Seattle gets Kraken on new NHL team

Preparations made, mascot decided for franchise

Daniel Newman, Sports Editor

The game of hockey is a delicate balancing act of physics. The players have to keep their balance on the ice while the opposition tries to knock them over, guide the puck with a stick toward the net and hit the puck into the exact right place to get it into the net and past the goalie. 

Seattle Pacific University Graduate student and hockey fan Jacob Cain says that hockey is a game of inches, and that’s one of the reasons that he loves it the most.

Climate Pledge Arena, formerly Key Arena is currently under construction with an anticipated completion date of summer 2021. (Digital Rendering courtesy of Seattle Kraken)

A junior ice hockey team, originally known as the Seattle Breakers, has been in town since 1977.  The team has changed both names and locations over the years, as they became the Thunderbirds in 1985, and moved their home arena 20 miles South to Kent, Washington in 2009. 

Ten years later, the National Hockey League announced that it was granting a professional franchise to the city of Seattle for the 2021-22 season. Before this happened, many preparations had to be made by the city of Seattle itself. Both a practice facility and an arena to play the games in were needed. 

The final beam of the practice arena was recently installed in August 2020 in the Northgate neighborhood, and the arena will open in the summer of 2021. Meanwhile, the city got to work on renovating the building formerly known as Key Arena, which was the home of basketball’s Seattle Supersonics for 33 years. The arena was renamed Climate Pledge Arena in June 2020.

A goal of the renovation was for the arena to become the first net zero carbon arena in the world. There are plans in place to reuse rainwater and eliminate single use plastics, as well as plans to limit time spent in line by allowing fans to place concession orders from their phones. 

The building itself is also changing. Workers have dug a space for the ice about 60 feet below ground level, and the arena is designed to be a total of 800,000 square feet, doubling the size of the old arena. 

This added space allows Kraken fans plenty of room to pack in when the team begins playing in 2021. The team held a season ticket drive in 2018 to see how many people were willing to pay to support the team. The goal was 10,000 pledges. They reached that goal in 12 minutes, and ended up hitting the 25,000 mark by the end of the day.

Cain believes that the amount of tickets sold shows just how many people are passionate about hockey coming to the city of Seattle.

“Fans are clearly here, and ready for a professional team, but now we have the unifying force and amplify our voices,” Cain said in an email.

Cain is excited to finally be able to put on the jersey of his local team and be proud of the team, no matter how well they play, as well as being able to continue the bond that he shares with his dad and his brother through the sport of hockey.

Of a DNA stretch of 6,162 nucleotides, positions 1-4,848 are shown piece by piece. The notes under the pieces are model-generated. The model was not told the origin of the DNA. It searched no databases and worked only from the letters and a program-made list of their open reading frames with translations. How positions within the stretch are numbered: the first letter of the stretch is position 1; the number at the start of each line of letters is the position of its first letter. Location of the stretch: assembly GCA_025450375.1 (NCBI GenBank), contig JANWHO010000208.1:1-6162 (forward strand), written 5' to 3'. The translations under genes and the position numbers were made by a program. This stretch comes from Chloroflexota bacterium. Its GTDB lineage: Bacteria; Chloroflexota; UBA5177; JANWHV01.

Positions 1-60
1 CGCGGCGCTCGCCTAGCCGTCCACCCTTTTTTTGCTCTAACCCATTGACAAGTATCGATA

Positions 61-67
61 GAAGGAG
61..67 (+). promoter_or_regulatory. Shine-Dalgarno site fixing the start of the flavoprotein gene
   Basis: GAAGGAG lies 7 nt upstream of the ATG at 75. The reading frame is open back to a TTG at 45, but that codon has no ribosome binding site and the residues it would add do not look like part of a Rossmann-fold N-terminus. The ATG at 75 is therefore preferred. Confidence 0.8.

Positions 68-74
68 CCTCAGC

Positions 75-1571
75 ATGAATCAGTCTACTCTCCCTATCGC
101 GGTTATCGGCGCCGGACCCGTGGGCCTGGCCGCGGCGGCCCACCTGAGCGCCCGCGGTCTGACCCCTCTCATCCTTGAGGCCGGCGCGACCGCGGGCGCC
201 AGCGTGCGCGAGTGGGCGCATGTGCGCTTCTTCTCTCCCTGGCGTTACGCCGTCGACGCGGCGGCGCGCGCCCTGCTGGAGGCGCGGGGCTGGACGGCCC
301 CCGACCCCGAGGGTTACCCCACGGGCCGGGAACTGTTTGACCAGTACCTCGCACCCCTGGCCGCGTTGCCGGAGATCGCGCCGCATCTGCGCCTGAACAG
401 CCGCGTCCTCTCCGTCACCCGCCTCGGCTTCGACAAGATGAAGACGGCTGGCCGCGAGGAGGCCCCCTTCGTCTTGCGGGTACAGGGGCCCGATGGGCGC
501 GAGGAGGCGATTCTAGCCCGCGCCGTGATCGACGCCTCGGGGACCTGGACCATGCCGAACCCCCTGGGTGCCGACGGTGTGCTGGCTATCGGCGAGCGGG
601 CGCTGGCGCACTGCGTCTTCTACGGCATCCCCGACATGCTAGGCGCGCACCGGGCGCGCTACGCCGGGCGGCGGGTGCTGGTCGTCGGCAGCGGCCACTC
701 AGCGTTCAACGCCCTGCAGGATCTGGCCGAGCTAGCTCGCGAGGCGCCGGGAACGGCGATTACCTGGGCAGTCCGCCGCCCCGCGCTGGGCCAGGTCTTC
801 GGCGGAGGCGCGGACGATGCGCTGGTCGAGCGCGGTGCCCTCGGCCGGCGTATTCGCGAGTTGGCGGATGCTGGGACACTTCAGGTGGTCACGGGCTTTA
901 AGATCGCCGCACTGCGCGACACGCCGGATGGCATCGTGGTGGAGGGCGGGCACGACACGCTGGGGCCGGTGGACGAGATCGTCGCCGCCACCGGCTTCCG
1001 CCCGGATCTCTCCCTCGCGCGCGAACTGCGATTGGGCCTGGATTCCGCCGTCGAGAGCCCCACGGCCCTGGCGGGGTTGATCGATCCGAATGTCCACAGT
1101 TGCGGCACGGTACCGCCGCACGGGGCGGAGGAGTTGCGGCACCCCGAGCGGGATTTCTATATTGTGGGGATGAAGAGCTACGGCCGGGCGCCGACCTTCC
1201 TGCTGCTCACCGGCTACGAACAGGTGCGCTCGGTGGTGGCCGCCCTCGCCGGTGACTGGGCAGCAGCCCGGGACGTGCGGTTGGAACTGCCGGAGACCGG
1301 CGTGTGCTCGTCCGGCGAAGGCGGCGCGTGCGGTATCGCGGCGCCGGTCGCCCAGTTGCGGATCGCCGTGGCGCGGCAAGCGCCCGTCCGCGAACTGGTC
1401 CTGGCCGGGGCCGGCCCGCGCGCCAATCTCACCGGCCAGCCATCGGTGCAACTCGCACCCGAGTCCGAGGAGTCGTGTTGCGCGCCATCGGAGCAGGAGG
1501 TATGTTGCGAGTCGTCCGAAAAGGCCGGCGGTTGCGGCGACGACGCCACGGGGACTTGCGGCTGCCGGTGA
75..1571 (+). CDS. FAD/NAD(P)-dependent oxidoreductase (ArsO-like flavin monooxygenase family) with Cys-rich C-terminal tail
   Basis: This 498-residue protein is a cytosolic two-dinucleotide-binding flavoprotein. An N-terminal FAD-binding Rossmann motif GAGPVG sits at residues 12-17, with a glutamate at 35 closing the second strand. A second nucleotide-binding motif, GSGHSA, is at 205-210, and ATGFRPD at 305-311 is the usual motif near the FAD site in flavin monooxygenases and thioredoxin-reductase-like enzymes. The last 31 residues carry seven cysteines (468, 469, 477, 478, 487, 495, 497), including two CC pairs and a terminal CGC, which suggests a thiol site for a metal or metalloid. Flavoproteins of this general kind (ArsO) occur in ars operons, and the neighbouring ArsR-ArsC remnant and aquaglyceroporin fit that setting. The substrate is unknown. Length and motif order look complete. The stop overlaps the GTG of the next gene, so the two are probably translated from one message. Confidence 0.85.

Sophomore Chris Moroney, who played hockey for 11 years, loves the adrenaline and intensity that comes with the game. He is also excited for what’s to come for the team. 

I’m most excited for Seattle to have another team that can compete and represent the city. I think Seattle is one of the most passionate cities in the United States, and I think this is a great way to represent Seattle,” Moroney said in an email.

Construction worker stands in front of the stadium that is being worked on
Construction of the new arena has included preserving the historic roof

Even those who weren’t invested in the sport of hockey before the announcement are excited to watch the team play, like junior Quinn Laulainen. Sports give her a certain sense of community, even if she is not the biggest sports fan.  

It’s something new and exciting in the realm of sports and I think people will come to enjoy a sport they have not necessarily paid attention to before,” Laulainen said in an email. “I personally have never taken the time to watch hockey, but will be sure to tune in and see how entertaining the games are.”

On July 23, the Seattle hockey team’s name was released, with the Kraken, the fabled sea monster, becoming the team’s final mascot choice. Some fans prefer the name more than others. 

Laulainen thinks that Kraken makes the team sound tough and thinks it makes more sense than other Seattle area sports names, like the Mariners.

While also agreeing that the name sounds fierce, Cain and Moroney do not think the name is a good enough representation of the Pacific Northwest. 

The Kraken is from Norse mythology and would only be present in the Atlantic Ocean, not the Pacific,” Cain said.

“My favorite name from consideration was the “Sockeyes”, as I feel that is much more of a Seattle theme,” Moroney said. “But as far as I understood there was a copyright issue with that.”

The new logo for the team is a blue S shaped like a Kraken. 

I think the team’s logo is great! The colors are very PNW in terms of the blue, and I think it was clever how they made the “S” the kraken as well,” Laulainen said. 

Cain, Moroney and Laulainen also approve of the secondary logo, an anchor with the shape of the space needle at the top. 

Cain is most excited about the fact that a professional hockey team is finally coming to Seattle. He hopes that Seattle Pacific students and faculty members will give it a chance and become invested now that there is a team locally.

This could be a unique opportunity to see the hockey community and sport from a more intimate perspective,” Cain said. “We have a team in our backyard now. People may learn and see things about the sport that you would miss from watching a team from some other city on a TV screen.”